PARIS  - Crude prices climbed on Monday as supply of oil and gas from the Gulf of Mexico was curtailed after Tropical Storm Isaac forced the closure of production facilities in the region, analysts said.

London’s financial markets were closed for a public holiday, but in afternoon electronic trading the price Brent North Sea crude for delivery in October gained 58 cents from Friday’s close to stand at $114.17.

In electronic trading on the New York Mercantile Exchange the price of light sweet crude for October delivery jumped $1.22 to $97.37 a barrel.

The shutdown and evacuation of personnel from oil rigs in the Gulf of Mexico as Isaac approached was fuelling a crude rally, said Victor Shum, senior principal of Purvin and Gertz energy consultants in Singapore.

“In the Gulf of Mexico there is this tropical storm... that’s threatening the region and has already caused some precautionary shut down of the production facilities there,” he told AFP. “And so (this) is the main factor supporting oil at this point,” Shum added.

The Gulf of Mexico is the hub of US offshore energy production, accounting for 23 percent of US crude oil output and 7.0 percent of US natural gas production. The Gulf coast’s facilities also represent more than 40 percent of total US petroleum refining capacity and 30 percent of natural gas processing plant capacity. BP said Sunday it was shutting down production at all of its oil and gas platforms in the Gulf of Mexico and evacuating all staff amid forecasts that Isaac was set to strengthen into a a category two hurricane.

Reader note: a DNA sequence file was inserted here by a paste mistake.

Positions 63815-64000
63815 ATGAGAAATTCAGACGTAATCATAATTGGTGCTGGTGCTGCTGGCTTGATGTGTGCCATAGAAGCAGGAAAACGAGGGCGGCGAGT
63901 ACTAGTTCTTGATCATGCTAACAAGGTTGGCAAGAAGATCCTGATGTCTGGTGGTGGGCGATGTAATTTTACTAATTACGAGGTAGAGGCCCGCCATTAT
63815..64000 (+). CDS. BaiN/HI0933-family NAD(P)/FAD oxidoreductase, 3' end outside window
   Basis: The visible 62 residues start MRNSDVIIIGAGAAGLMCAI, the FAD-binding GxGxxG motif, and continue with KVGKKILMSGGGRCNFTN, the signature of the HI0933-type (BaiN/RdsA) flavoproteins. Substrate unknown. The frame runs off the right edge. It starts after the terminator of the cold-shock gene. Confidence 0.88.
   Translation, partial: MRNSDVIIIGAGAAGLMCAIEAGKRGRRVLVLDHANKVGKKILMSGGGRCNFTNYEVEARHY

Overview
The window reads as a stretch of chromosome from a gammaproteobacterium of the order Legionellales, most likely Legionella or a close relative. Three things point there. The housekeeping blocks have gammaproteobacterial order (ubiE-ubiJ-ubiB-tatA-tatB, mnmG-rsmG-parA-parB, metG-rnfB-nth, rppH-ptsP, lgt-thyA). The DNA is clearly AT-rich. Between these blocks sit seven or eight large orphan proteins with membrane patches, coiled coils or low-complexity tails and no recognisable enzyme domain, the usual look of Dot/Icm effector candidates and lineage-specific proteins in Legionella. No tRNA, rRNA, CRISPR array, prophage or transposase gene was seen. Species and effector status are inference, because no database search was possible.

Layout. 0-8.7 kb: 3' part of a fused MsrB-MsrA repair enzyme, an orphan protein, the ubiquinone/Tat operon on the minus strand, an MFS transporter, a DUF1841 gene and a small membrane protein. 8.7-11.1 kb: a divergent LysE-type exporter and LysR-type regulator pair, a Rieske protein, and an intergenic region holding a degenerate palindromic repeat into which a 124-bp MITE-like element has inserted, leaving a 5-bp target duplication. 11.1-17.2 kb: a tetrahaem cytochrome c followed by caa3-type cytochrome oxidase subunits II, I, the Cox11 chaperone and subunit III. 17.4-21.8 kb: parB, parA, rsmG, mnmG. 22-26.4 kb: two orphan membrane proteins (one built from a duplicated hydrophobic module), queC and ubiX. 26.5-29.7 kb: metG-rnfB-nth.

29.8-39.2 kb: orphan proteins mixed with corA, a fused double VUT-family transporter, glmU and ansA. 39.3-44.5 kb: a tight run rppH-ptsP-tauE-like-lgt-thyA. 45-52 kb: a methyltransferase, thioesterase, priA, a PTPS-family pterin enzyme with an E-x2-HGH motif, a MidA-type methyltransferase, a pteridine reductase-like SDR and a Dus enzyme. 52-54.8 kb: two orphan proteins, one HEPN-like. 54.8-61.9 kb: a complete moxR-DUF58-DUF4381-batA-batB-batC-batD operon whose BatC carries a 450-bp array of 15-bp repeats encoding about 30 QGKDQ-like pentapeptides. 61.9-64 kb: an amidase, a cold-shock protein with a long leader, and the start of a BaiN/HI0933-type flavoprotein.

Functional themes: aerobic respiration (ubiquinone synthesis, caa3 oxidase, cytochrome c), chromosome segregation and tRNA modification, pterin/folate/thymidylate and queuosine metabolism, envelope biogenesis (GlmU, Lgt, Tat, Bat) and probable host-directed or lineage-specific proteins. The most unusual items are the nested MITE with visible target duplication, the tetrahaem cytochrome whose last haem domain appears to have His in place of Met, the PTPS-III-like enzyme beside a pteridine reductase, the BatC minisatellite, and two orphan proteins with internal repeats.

The shutdown includes BP’s Thunder Horse platform, the world’s largest offshore production and drilling facility, which has a capacity of 250,000 barrels of oil and 200 million cubic feet of natural gas per day.

Chevron — the second-largest oil producer in the Gulf of Mexico behind BP — also said Sunday it was evacuating staff from some offshore facilities.

Royal Dutch Shell said it was preparing for evacuations of non-essential personnel from platforms and had suspended some drilling operations.

Meanwhile, three US Gulf Coast states also declared states of emergency on Sunday as Isaac barreled towards land, threatening to slam into Louisiana as a full-blown hurricane.

The governors of Louisiana, Mississippi and Alabama issued their declarations as Florida, which went on a state of emergency a day earlier, was drenched by heavy rains and strong winds from the storm.